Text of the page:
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Luxury Brands Are Still Casting a Leery Eye Toward Social Media

Apple, Rolex and Monocle love their exclusive appeal, but to what end?

Chanel’s party pics of Gisele Bündchen fired up the designer's Instagram account. | Bündchen: Andrew H. Walker/WireImage; Rolex: Claude Bossel

While scores of marketers practically bear-hugged Facebook and Twitter when they first launched, seeing these social platforms as an opportunity to reach the masses, luxury brands stayed mostly out of sight, preferring to remain niche and elite. But as social becomes a key component in marketing, some luxury brands are beginning to play catch up.

Chanel, Burberry and Louis Vuitton have come to see the value of social media. Chanel, which has been on Twitter since 2011, only recently began posting photos to its Instagram account—good news for the 1.7 million followers who had waited for months to interact with the fashion brand.

Meanwhile, Burberry is now dedicating 60 percent of its budget to digital thanks to social successes, while Luis Vuitton in September planted clues on Instagram to create some buzz for Paris Fashion Week.

But other high-end brands continue to shy away from social, including Apple, Rolex and even culture/design publisher Monocle.

"We put out 40,000 words every month in the magazine," said Andrew Tuck, editor at Monocle, which doesn't push any of its Web articles via social sites. "And you only have to turn on the radio to hear all of our editors' voices and get their opinions."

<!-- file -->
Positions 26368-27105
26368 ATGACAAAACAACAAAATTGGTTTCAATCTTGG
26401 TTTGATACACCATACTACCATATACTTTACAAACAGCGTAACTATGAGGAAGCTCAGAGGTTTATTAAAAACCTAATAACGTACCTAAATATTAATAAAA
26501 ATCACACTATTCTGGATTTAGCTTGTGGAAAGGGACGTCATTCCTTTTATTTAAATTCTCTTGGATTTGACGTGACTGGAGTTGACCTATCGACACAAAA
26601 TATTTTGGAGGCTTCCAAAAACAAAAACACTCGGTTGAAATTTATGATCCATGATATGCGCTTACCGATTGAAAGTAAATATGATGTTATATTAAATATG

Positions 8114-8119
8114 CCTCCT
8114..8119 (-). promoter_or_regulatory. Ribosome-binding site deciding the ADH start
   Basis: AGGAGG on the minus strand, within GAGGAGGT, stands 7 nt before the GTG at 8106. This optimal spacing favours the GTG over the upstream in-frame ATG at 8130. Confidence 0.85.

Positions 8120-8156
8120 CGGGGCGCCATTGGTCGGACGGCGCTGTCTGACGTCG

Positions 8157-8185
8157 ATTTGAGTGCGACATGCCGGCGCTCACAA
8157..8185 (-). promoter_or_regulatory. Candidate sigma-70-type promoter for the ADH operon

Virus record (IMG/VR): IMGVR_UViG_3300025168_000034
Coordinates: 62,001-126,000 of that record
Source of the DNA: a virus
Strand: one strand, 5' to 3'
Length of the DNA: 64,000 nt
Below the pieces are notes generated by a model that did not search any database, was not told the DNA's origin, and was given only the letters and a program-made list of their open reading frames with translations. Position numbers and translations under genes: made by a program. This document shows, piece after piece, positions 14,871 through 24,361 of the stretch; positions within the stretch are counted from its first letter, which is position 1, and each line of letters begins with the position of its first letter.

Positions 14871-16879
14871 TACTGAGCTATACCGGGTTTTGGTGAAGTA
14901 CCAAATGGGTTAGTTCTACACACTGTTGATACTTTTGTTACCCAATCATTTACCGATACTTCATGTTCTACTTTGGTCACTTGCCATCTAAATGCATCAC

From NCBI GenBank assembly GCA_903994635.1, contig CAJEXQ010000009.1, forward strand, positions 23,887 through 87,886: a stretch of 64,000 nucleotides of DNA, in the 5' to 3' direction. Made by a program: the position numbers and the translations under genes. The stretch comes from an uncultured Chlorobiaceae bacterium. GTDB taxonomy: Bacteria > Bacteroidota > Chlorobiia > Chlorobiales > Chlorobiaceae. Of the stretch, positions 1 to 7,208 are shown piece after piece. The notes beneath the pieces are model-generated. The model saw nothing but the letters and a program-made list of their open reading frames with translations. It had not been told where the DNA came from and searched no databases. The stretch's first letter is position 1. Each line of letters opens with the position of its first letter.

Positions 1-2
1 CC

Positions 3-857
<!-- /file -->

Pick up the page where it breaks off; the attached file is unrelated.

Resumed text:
Tuck explained that his marketing team is unwilling to allow tweets to water down what the print magazine means in the hands of its readers or let Instagram photos lessen the VIP nature of Monocle's parties and events. "[Social media] feels like a little too much exposure," he said. "For our brand, it seems just a little bit uncomfortable."

Rolex started a Facebook page a year ago but only posts a few times a month, while leaving its Twitter and Instagram protected so as to vet all those who seek to enter. Yet Rolex appears to be open-minded about a future policy change.

"They are not oblivious to the data," said Sarah Kotlova, client services director at Digitaria, which handles digital for Rolex. "And they are right to not just rush into channels because the brand is so admired. You cannot start a Twitter stream and then stop it."

Apple declined comment. But the Cupertino, Calif.-based tech giant poached execs from social-minded Burberry and Nike in recent months, suggesting changes could be in the works. Rival Samsung is all over social, and this year hit the motherload, smashing President Obama's retweet record with Ellen's Oscar selfie.

"These [anti-social] companies are resisting something inevitable," said Will McInnes, CMO of Brandwatch.

Another sign of the times, says McInnes: Hollywood royalty like George Clooney are killing it (and gaining mega-social cred) on Reddit's Ask Me Anything sessions.

"Twenty-five years ago, movie actors wouldn't do TV—but now that's where so many of them want to be," said Rick Liebling, head of global marketing at Unmetric. "Similarly, you are going to see luxury brands accept this change in culture."

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